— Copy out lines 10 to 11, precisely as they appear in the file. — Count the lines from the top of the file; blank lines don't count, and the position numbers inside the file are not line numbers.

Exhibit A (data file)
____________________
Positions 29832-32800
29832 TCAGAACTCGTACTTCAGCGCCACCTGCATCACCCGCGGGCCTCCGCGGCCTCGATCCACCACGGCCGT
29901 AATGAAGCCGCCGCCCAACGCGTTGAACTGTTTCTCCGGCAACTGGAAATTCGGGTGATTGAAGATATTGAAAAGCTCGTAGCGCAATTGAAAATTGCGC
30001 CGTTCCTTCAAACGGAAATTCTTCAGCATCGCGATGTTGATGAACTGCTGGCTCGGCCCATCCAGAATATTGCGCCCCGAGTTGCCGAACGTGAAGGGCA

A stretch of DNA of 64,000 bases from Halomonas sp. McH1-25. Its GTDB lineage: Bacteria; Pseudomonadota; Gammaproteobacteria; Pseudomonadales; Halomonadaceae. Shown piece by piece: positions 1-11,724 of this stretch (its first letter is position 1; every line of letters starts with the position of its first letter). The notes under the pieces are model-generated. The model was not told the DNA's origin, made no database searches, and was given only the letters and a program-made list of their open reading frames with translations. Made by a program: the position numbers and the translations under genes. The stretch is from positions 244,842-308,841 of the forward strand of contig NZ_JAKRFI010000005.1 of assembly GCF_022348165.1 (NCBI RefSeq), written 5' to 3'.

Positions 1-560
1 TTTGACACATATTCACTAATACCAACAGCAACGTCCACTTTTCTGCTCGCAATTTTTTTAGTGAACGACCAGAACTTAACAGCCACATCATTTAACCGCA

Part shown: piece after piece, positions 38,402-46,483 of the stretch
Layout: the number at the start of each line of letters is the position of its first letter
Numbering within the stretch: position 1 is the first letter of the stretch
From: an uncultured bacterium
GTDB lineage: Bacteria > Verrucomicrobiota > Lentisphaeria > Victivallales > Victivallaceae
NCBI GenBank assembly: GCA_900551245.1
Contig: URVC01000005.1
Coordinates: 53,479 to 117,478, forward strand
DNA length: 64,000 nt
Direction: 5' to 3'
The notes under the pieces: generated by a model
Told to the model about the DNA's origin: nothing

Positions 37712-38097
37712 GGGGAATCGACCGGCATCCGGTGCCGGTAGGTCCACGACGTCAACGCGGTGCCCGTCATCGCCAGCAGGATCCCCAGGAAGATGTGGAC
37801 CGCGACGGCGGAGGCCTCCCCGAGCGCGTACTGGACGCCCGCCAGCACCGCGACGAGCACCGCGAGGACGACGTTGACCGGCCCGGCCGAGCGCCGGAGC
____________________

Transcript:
Numbering within the stretch: position 1 is the first letter of the stretch
From: an uncultured bacterium